Two bodies with springs

Does the above system perform SHM when displaced slightly?

Mathematically I couldn't prove that it will, though generally such spring systems do perform SHM.

Is this just an exception?

P.S. You can ignore gravity.

P.S.2 This is not a homework question; I was just solving some problems on SHM and this popped into my head.

  • $\begingroup$ Why do you think this might be an exception to the norm for spring systems? $\endgroup$ Feb 14, 2017 at 17:53
  • $\begingroup$ @sammygerbil Because I couldn't prove it mathematically. Suppose the central mass is displaced by x and the other by y. If I write the instantaneous acceleration of both particles, there is no indication that SHM will occur. $\endgroup$ Feb 14, 2017 at 17:58
  • $\begingroup$ There is a free PDF of Mary Boas's Math for the Physical Sciences, (sorry,my tablet won't copy URLs), that covers modes of oscillation of systems just like your drawing. $\endgroup$
    – user140606
    Feb 14, 2017 at 17:58
  • $\begingroup$ x and y are both dependent on each other due to d2x/dt2 and d2y/dt2. But for SHM we need a single variable x such that d2x/dt2 proportional to -x $\endgroup$ Feb 14, 2017 at 17:59
  • $\begingroup$ @Countto10 I went through the relevant chapters. I couldn't find too many problems on SHM and I certainly didn't find mine. $\endgroup$ Feb 14, 2017 at 18:10

2 Answers 2


It would depend what do you mean by SHM. It seems from your comment that you associate a personal meaning to the term: "for SHM we need a single variable x such that d2x/dt2 proportional to -x".

The system shown has two degrees of freedom so it is described by two variables and two differential equations which in general are coupled (both variables show in each equation). However you can decouple the two equations by a change of variables (normal variables) so you will have two independent differential equations, describing the two "normal modes". So if you want to have only one variable to call it SHM then this system it is not one. And the general motion is not described by a simple sine or cosine. However, any motion of the system can be described as a superposition of normal modes and in each normal mode the motion of a specific object (ball here) looks pretty much like a SHM.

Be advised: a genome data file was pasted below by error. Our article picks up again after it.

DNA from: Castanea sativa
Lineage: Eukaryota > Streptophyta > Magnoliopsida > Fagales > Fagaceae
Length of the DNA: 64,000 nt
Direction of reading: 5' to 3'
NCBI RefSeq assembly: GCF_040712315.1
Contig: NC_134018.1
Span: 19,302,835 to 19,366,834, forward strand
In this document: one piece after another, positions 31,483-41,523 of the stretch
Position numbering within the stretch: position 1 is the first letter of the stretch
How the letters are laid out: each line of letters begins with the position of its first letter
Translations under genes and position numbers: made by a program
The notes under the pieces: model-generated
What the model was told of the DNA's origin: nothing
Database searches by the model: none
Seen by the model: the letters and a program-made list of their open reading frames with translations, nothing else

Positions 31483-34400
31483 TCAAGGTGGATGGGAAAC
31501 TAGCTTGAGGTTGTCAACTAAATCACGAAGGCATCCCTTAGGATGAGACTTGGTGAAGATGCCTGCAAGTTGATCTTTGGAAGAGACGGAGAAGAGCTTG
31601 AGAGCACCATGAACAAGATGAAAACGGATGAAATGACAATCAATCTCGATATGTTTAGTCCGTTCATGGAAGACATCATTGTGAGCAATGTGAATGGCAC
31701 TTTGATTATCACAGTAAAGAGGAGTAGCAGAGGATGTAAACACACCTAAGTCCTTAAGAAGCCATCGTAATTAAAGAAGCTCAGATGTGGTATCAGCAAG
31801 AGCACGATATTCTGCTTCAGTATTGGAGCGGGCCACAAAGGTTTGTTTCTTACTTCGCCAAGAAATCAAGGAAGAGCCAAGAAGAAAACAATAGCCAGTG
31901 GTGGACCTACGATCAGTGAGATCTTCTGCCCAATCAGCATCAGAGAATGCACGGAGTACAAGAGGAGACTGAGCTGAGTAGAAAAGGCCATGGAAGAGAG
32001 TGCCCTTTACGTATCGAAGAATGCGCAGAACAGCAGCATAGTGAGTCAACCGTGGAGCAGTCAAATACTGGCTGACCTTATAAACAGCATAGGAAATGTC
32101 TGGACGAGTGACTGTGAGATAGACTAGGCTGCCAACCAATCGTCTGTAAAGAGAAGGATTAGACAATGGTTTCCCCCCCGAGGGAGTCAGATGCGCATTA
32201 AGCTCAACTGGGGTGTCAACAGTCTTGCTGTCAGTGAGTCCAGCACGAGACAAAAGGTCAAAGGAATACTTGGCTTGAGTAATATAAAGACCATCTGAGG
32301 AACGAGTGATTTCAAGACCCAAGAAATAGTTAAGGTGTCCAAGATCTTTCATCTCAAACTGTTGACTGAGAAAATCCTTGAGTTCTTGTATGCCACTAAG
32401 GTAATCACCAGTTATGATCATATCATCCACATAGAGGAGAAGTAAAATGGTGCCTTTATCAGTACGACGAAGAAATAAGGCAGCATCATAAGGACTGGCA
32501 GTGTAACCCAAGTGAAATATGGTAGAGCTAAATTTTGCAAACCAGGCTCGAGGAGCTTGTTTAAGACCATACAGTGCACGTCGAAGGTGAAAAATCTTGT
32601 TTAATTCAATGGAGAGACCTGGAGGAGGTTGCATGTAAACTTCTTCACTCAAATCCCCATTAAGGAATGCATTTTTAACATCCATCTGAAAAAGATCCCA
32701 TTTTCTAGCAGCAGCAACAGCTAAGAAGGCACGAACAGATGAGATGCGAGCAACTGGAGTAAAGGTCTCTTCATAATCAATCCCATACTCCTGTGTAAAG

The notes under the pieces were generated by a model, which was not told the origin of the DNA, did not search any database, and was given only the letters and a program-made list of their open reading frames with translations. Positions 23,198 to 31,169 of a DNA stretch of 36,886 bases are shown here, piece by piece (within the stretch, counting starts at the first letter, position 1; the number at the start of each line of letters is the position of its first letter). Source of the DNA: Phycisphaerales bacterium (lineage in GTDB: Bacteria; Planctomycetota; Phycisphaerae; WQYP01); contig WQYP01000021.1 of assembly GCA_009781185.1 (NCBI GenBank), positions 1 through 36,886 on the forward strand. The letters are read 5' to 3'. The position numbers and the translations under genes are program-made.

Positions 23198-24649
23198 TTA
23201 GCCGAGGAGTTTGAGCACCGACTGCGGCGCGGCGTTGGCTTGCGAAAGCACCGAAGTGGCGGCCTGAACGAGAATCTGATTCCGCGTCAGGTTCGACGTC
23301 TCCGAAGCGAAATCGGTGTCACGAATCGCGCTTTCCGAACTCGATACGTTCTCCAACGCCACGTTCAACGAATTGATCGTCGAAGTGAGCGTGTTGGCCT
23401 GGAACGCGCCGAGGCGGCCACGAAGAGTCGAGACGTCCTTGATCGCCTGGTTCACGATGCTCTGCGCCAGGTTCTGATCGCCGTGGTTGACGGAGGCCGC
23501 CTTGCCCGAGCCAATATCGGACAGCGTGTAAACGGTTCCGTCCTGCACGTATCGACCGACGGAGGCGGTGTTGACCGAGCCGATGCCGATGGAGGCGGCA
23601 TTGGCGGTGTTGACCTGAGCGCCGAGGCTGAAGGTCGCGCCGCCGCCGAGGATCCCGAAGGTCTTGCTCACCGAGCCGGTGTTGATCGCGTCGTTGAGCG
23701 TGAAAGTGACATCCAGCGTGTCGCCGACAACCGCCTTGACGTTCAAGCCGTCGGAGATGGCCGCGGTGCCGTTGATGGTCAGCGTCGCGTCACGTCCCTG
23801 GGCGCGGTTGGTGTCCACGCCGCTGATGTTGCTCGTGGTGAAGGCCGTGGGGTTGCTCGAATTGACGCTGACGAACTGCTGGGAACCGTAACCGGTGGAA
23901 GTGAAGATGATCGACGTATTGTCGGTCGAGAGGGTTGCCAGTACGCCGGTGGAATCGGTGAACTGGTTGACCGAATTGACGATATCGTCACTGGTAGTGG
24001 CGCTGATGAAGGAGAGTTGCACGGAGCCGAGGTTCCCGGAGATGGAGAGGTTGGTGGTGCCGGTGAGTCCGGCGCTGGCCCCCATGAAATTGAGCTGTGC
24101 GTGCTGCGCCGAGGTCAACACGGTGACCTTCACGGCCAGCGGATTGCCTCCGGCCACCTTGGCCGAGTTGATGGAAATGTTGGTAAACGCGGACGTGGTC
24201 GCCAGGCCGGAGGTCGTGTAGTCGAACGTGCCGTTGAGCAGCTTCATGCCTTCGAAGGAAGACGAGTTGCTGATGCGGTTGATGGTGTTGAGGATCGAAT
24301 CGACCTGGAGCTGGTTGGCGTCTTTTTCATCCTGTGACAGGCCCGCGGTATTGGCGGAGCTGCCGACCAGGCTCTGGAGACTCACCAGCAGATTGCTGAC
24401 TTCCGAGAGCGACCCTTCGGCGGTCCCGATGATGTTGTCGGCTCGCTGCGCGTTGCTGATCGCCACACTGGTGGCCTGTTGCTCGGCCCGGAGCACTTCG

This problem, with arbitrary masses, can indeed be reduced to a system of two coupled simple harmonic oscillators. Let's see how the equations of motion are solved, to give some insight to the solutions themselves:

Let the masses be$m_1$ for the upper ball and $m_2$ for the lower ball, let the heights of the balls be $y_1$ and $y_2$, and let the equilibrium positions of the two balls be at heights $Y_1$ and $Y_2$, respectively. It is easy to find the values of $Y_1$ and $Y_2$, and they will have little to due with the nature of the simple harmonic motion so I leave that to you. Let $x_1 = y_1 - Y_1$ and $x_2 = y_2 - Y_2$; these are the deviation from the equilibrium heights, and the restoring forces (effective spring tensions) from the combinations of springs and gravity are $$T_1 = -k(x_1-x_2)\\ T_2 = -kx_2 $$ The equations of motion are $$ \frac{d^2x_1}{dx_1^2} = -\frac{k}{m_1}(x_1-x_2) \\ \frac{d^2x_2}{dx_2^2} = \frac{1}{m_2}\left( k(x_1-x_2) -kx_2 \right) = -\frac{k}{m_2}(2x_2-x_1) $$ Now here is the trick for separating these equations into two simple harmonic oscillators: Make the substitution $$ u = ax_1+bx_2\\v = cx_1+dx_2 $$ choosing $a,b,c,d$ cleverly so that $\frac{d^2u}{dt^2}$ contains no mention of $v$ and $\frac{d^2v}{dt^2}$ contains no mention of $u$. $$ u=x_2-x_2\\v=\frac13 x_1+\frac23 x_2 \\ x_1 = v+\frac23 u\\x_2 = v-\frac13 u \\ \frac{d^2u}{dt^2} = -\frac{k}{m_1} u \\ \frac{d^2v}{dt^2} = -\frac{k}{m_2} v $$ So the solution is that $x_1$ and $x_2$ are each the sum of two harmonic oscillators: $$ x_1 = v+\frac23 u = A_2\cos\left( \sqrt{\frac{k}{m_2}} t+\delta_2\right) +\frac23 A_1\cos\left( \sqrt{\frac{k}{m_1}} t+\delta_1\right)\\ x_2 = v-\frac13 u = A_2\cos\left( \sqrt{\frac{k}{m_2}} t+\delta_2\right) -\frac13 A_1\cos\left( \sqrt{\frac{k}{m_1}} t+\delta_1\right) $$

  • $\begingroup$ Thank you so much. This was just what I needed. Not something that immediately strikes, but maybe I could have thought of that. $\endgroup$ Feb 14, 2017 at 21:21
  • $\begingroup$ Ok wait. I retried solving the question myself. Is $u=x_2-x_1$ or $u=x_1-x_2$? In either case, how is $\frac{d^2u}{dt^2}=-\frac km u$? $\endgroup$ Feb 15, 2017 at 6:08

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